I'm no sports injury specialist however, I do take an interest in what may or may not benefit me when i'm broken. I'm currently pondering where to go with giving my wonky ankle some support during it's rehabilitation. Enough support that I can be active on it too. So I have been looking at taping with a particular focus as to go with Elastic or None Elastic tape to aid my recover.
Elastic Tape v None Elastic Tape
The main focus for information has been from a research report prepared by:
KRISTIN BRIEM, PT, PhD1 • HREFNA EYTHÖRSDÖTTIR, PT2 • RAGNHEIDUR G. MAGNÚSDÓTTIR, PT3 RÚNAR PÁLMARSSON, PT3 • TINNA RÚNARSDÖTTIR, PT3 • THORARINN SVEINSSON, PhD4 titled: Kinesio taping in treatment and prevention of sports injuries: a meta-analysis of the evidence for its effectiveness
Some of the information contained within I found insightful. The Study (mentioned above) used Kinesio Tape (KT) tape, a None elastic sports tape and no tape on lower limbs and compared.
Kinesio tape is purported to (essentially):
- Improve local circulation
- Reduce edema
- Facilitate or relax muscle
- Improve joint function by enhancing sensory mechanisms.
- When used to prevent ankle sprains, it may be better tolerated (as it's latex free) and more cost effective (as it can be left in place for 3-5 days) than taping with nonelastic athletic tape.
Here's the crunch: In terms of aiding and stablising an injured ankle: Due to its elastic properties, the ability of KT to enhance functional stability of the ankle relies on its purported effects on proprioception
and muscle activation rather than mechanical support. (Importantly however up to May 2011 this had not as yet been tested). The results conclude: Ankle taping with nonelastic athletic tape plays a role in providing support for the ankle and may further enhance muscle response by maintaining greater levels of muscle activation. The hypotheses as to the effects of KT were not supported by the data.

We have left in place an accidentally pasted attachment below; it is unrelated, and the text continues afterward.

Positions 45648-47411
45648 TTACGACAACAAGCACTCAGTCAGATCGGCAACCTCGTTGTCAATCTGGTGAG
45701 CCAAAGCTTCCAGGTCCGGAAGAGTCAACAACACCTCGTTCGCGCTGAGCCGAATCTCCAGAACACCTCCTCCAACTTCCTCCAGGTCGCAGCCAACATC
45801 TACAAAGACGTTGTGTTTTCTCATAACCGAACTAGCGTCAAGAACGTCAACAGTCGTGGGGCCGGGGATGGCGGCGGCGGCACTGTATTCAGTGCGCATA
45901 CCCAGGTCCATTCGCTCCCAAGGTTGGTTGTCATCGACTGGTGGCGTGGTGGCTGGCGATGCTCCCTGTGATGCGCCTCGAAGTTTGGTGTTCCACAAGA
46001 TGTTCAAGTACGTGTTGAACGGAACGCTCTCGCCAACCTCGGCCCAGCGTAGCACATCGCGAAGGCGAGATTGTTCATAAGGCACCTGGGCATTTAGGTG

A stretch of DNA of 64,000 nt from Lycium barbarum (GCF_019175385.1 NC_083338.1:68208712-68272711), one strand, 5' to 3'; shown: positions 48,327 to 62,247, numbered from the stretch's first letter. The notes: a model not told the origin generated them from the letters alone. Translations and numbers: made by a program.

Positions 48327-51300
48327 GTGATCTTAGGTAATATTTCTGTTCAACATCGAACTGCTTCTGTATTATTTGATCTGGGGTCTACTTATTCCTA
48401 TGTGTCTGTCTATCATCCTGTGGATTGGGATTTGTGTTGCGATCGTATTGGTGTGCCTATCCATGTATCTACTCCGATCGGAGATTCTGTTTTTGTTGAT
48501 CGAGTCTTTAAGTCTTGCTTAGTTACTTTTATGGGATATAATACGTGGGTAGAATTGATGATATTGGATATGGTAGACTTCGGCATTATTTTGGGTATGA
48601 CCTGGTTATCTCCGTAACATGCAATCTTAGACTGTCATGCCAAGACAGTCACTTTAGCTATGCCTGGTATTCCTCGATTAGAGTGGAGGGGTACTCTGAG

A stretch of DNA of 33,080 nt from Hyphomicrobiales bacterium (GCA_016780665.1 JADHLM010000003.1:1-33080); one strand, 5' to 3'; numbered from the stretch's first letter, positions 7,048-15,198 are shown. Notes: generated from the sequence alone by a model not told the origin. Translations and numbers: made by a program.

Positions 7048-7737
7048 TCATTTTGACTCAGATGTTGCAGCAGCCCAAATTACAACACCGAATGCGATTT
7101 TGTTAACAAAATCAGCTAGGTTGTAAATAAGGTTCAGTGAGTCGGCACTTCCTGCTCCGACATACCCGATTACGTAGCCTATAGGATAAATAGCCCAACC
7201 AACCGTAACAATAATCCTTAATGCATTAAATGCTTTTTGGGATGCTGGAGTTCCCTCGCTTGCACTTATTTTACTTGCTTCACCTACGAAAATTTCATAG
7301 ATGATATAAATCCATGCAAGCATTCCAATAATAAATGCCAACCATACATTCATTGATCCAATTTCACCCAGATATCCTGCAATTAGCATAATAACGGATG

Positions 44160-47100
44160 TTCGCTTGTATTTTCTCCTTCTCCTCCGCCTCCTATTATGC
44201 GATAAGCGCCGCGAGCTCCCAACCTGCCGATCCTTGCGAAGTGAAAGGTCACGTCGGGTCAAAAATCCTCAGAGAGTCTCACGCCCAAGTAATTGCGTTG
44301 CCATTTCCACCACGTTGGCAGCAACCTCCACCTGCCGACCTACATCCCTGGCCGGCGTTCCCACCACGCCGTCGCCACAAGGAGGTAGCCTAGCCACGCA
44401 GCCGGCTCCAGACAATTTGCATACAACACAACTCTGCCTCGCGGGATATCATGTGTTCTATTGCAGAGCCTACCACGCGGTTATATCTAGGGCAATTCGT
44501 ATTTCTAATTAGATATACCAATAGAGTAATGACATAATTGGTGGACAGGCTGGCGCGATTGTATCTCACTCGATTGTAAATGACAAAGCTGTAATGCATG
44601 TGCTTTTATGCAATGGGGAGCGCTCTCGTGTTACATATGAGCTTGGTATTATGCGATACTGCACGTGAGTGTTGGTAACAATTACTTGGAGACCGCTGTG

KT has further been proposed to provide positional stimulus through the skin and sensory stimulation. The results indicated however that no facilitation occurred and that KT neither affected muscle activation nor resulted in an improved sense of stability for athletes with ankle instability. Therefore, the role of elastic tape, such as KT, with respect to further prevention of inversion ankle sprains, is unsubstantiated.
KT did not alter muscle activity in healthy males before, during, or after a sudden inversion perturbation, while balancing on a tilt board. This is in contrast to the nonelastic tape condition, in which significantly greater muscle activity was seen, as compared to an un-taped condition. The role of KT with respect to prevention of ankle injuries still needs to be substantiated. I'm not sure if it has to date.
My observations then is that for stability and support on an acute injury then none elastic tape appears to offer more benefit in particularly restricting some of the movement and further by encouraging more/increased muscle activity. Elastic tape appears to offer different benefits (outlined above) however the claims are not as yet substantiated. Is there merit in combining the two i.e to stablise with none elastic tape (as an anchor) and then to use elastic tape which may assist in reducing edema and improve circulation around the injury?
Kinesio taping in treatment and prevention of sports injuries: a meta-analysis of the evidence for its effectiveness.
Effects of Kinesio Tape Compared With Nonelastic Sports Tape and the Untaped Ankle During a Sudden
Inversion Perturbation in Male Athletes: http://www.jospt.org/members/getfile.asp?id=5228